The documentation includes recommended aftermarket accessories, comments on paint schemes and colors, and suggestions for further reading. Incidentally, if you use the full color PDF, it features clickable links that take you to online sites where you can purchase the cited books or AM accessories.  The decals are published in a limited edition.


F/O WL “Willie” McKnight’s Aircraft

The 1/48 Part 1 set that I purchased included decals of 8 separate aircraft; one in particular stood out.  The skeletons painted on McKnight’s aircraft and the squadron’s ad hoc “give Hitler the boot” insignia are famous and a useful example of how Aviaeology approaches its subjects.  I was impressed with the color documentation and the evident research, and asked the creator of the decal release to describe his approach.

Terry Higgins of Aviaeology used wartime photos to form the images.  “We try to ignore any existing artwork or popular interpretations of a subject, and work directly from photos or other historical evidence” he explained.  This revealed the skeleton images differed between the left and right sides of the aircraft, a point sometimes overlooked in other treatments of this aircraft.

While photos of the macabre skeletons on both sides of the aircraft exist, there are no photos of McKnight’s entire aircraft, “We had to look at other evidence to develop the plane’s markings” said Terry.  Photos of other aircraft in the squadron and ‘near neighbors’ from the aircraft’s production block were examined to provide clues about serial number style and other details. But even this level of research did not resolve all issues.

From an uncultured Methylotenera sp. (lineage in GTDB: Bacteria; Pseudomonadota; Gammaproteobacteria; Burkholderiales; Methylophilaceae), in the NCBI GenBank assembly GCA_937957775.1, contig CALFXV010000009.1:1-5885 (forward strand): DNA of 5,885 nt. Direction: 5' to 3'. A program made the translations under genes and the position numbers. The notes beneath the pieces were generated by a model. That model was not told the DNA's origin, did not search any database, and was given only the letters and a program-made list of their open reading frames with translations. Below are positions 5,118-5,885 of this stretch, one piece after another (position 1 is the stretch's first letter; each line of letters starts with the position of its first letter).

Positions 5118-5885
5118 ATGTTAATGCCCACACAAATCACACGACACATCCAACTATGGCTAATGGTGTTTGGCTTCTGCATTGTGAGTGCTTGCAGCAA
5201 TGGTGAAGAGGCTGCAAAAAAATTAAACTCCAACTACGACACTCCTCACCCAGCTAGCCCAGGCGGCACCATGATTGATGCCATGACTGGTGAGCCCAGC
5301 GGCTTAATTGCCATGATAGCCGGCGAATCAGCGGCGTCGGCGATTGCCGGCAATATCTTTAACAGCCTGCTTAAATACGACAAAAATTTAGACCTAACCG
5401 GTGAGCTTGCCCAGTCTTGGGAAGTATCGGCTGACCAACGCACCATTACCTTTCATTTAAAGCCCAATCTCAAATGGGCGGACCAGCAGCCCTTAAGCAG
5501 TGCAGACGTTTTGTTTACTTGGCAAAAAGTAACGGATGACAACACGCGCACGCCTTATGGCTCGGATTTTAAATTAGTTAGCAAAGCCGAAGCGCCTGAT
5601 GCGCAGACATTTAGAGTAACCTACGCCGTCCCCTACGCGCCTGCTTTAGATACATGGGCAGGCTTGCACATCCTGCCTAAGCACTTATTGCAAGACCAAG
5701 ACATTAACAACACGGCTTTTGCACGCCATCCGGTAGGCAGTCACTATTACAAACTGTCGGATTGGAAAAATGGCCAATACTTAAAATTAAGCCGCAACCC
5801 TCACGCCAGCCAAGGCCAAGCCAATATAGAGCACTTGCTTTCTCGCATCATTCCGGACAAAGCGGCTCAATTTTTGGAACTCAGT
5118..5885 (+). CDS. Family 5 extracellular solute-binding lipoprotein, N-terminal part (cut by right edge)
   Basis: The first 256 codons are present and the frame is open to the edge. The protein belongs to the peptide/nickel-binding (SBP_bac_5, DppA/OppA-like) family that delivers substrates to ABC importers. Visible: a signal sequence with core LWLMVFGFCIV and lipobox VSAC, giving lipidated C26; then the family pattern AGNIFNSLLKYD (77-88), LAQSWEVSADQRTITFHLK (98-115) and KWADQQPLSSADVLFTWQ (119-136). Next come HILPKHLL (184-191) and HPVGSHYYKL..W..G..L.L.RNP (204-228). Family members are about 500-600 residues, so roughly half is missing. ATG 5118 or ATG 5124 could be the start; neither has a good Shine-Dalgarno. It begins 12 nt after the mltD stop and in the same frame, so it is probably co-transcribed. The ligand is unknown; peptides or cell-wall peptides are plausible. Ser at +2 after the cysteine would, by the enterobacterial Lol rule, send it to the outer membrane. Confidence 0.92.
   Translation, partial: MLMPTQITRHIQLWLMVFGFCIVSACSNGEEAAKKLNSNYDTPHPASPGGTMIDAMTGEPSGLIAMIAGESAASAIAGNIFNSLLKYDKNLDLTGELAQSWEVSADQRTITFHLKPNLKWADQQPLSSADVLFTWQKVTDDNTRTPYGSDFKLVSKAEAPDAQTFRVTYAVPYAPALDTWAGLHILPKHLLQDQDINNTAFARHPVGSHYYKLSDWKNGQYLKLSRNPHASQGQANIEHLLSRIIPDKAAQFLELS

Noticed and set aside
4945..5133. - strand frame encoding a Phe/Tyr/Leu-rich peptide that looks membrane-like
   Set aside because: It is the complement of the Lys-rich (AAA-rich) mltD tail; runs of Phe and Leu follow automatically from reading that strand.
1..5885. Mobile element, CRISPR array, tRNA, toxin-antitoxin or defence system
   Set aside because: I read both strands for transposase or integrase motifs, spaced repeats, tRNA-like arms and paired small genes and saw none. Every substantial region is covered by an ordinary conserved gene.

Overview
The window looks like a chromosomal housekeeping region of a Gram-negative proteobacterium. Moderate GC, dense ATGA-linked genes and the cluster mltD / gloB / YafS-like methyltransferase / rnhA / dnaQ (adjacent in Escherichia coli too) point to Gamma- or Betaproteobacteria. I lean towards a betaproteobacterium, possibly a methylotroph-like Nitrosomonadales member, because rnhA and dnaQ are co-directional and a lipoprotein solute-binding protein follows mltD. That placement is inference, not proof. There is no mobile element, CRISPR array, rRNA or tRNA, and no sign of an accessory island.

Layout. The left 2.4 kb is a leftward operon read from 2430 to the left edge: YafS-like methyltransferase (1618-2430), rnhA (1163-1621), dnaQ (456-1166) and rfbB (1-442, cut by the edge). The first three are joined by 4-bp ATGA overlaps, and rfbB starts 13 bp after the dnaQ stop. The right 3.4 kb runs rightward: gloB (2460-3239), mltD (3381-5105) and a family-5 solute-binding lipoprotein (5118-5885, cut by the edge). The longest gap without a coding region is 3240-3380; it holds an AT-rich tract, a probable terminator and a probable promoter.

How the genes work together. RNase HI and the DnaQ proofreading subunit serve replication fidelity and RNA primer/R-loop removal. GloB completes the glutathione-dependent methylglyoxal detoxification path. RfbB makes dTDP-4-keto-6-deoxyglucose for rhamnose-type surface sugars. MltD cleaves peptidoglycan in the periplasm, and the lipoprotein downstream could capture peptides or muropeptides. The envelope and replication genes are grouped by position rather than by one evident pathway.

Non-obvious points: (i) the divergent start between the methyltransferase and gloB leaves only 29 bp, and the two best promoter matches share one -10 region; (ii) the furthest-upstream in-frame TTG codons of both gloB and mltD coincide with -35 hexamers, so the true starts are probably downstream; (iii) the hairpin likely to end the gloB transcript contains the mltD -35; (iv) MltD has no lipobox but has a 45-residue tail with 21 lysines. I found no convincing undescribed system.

“It’s well established that the planes in the squadron that did have the “give Hitler the boot’ insignia carried it on the port nose, but there is no photographic record that it appeared on the starboard side” explained Terry.  “However, the squadron’s wartime CO Douglas Bader stated in a 1975 letter that it did appear on the starboard side.  Depending on the source, and other variables like the source’s proximity to the artifact being portrayed, we regard evidence provided by recollection after the war as useful but not as reliable as a photo”.

Aviaeology came up with a solution to respect both the photographic record and Bader’s recollection.  They provided decals of the boot insignia for both left and right sides and explained the issue in the documentation while leaving the final decision to the modeler.  It’s a thoughtful approach, revealing Aviaeology’s meticulous methodology and respect for those striving for accurate models.

My next Hurricane will ‘give Hitler the boot’ twice, once per side.

Many of the 8 aircraft in the set I purchase have a similar level of data regarding the historical references used to develop the decals.



C o n c l u s i o n

Both the decals and the supporting documentation will please and fascinate anyone interested in building an accurate early Hurricane model.  Special thanks to Aviaeology and Terry Higgins for taking the time to answer my questions and for supplying the artwork used in this review. 

Highly Recommended.

Review sample purchased by the author.


Review Text and Images Copyright © 2010 by Greg Smith
This Page Created on 31 December, 2010
Last updated 31 December, 2010